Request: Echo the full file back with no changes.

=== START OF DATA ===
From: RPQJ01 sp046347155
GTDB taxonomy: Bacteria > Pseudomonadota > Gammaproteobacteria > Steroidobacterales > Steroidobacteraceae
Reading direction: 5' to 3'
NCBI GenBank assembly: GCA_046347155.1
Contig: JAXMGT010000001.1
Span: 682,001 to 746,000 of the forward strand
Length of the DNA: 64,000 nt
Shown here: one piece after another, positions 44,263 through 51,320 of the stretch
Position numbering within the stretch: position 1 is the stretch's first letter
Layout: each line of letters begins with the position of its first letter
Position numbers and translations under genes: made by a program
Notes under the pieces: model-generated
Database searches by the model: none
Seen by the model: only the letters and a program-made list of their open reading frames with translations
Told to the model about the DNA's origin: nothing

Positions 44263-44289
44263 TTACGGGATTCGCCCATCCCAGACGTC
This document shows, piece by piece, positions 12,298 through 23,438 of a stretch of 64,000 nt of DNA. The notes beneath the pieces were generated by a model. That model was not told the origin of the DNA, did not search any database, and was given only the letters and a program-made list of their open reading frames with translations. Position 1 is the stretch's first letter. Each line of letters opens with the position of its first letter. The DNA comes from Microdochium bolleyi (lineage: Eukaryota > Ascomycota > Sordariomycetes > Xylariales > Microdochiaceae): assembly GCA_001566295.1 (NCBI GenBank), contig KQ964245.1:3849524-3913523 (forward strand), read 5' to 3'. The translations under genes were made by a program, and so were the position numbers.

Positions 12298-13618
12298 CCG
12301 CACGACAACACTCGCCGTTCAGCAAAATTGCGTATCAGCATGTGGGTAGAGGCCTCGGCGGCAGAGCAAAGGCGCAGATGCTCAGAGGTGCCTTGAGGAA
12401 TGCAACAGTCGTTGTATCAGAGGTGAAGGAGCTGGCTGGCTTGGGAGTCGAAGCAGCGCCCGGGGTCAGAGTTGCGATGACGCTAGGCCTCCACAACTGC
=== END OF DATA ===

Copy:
From: RPQJ01 sp046347155
GTDB taxonomy: Bacteria > Pseudomonadota > Gammaproteobacteria > Steroidobacterales > Steroidobacteraceae
Reading direction: 5' to 3'
NCBI GenBank assembly: GCA_046347155.1
Contig: JAXMGT010000001.1
Span: 682,001 to 746,000 of the forward strand
Length of the DNA: 64,000 nt
Shown here: one piece after another, positions 44,263 through 51,320 of the stretch
Position numbering within the stretch: position 1 is the stretch's first letter
Layout: each line of letters begins with the position of its first letter
Position numbers and translations under genes: made by a program
Notes under the pieces: model-generated
Database searches by the model: none
Seen by the model: only the letters and a program-made list of their open reading frames with translations
Told to the model about the DNA's origin: nothing

Positions 44263-44289
44263 TTACGGGATTCGCCCATCCCAGACGTC
This document shows, piece by piece, positions 12,298 through 23,438 of a stretch of 64,000 nt of DNA. The notes beneath the pieces were generated by a model. That model was not told the origin of the DNA, did not search any database, and was given only the letters and a program-made list of their open reading frames with translations. Position 1 is the stretch's first letter. Each line of letters opens with the position of its first letter. The DNA comes from Microdochium bolleyi (lineage: Eukaryota > Ascomycota > Sordariomycetes > Xylariales > Microdochiaceae): assembly GCA_001566295.1 (NCBI GenBank), contig KQ964245.1:3849524-3913523 (forward strand), read 5' to 3'. The translations under genes were made by a program, and so were the position numbers.

Positions 12298-13618
12298 CCG
12301 CACGACAACACTCGCCGTTCAGCAAAATTGCGTATCAGCATGTGGGTAGAGGCCTCGGCGGCAGAGCAAAGGCGCAGATGCTCAGAGGTGCCTTGAGGAA
12401 TGCAACAGTCGTTGTATCAGAGGTGAAGGAGCTGGCTGGCTTGGGAGTCGAAGCAGCGCCCGGGGTCAGAGTTGCGATGACGCTAGGCCTCCACAACTGC